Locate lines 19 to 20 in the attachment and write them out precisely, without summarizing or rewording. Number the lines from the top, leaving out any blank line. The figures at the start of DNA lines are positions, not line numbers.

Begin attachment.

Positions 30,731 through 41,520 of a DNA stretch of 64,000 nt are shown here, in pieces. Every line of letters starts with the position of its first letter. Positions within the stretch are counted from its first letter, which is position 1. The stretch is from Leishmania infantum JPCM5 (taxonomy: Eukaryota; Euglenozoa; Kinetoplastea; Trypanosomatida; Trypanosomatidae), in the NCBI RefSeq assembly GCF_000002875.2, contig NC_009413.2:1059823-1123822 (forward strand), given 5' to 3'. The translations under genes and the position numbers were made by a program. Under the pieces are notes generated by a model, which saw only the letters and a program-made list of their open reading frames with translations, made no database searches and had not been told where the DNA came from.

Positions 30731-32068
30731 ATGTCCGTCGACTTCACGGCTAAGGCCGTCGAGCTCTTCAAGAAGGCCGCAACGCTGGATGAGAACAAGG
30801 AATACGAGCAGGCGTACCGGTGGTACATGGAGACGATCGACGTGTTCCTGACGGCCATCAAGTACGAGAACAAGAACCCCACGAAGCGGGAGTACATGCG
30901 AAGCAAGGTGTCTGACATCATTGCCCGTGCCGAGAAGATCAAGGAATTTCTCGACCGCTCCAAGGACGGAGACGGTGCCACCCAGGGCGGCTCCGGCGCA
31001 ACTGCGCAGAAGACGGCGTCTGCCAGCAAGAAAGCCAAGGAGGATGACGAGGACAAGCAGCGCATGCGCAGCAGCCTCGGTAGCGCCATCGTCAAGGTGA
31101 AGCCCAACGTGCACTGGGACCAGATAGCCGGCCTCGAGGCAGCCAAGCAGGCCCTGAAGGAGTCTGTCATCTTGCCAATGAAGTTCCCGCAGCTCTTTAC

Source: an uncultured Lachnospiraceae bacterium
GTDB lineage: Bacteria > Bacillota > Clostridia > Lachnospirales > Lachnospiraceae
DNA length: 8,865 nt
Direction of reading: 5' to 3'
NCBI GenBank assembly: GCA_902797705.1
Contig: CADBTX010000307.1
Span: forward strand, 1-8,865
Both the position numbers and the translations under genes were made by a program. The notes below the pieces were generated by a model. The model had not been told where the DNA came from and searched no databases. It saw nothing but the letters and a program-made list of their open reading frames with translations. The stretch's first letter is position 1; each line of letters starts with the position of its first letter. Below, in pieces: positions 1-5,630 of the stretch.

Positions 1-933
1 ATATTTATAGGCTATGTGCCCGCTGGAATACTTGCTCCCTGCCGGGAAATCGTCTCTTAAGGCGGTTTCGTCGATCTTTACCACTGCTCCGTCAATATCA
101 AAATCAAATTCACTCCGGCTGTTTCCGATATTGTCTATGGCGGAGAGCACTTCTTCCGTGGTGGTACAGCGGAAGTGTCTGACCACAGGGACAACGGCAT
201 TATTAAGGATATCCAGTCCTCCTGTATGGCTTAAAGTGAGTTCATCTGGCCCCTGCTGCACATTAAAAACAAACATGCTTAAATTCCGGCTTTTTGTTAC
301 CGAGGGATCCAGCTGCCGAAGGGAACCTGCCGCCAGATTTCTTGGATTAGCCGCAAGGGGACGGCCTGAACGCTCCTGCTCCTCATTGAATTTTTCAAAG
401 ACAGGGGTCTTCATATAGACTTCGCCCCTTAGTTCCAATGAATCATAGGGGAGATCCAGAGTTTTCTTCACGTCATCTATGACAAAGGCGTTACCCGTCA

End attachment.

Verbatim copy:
201 TATTAAGGATATCCAGTCCTCCTGTATGGCTTAAAGTGAGTTCATCTGGCCCCTGCTGCACATTAAAAACAAACATGCTTAAATTCCGGCTTTTTGTTAC
301 CGAGGGATCCAGCTGCCGAAGGGAACCTGCCGCCAGATTTCTTGGATTAGCCGCAAGGGGACGGCCTGAACGCTCCTGCTCCTCATTGAATTTTTCAAAG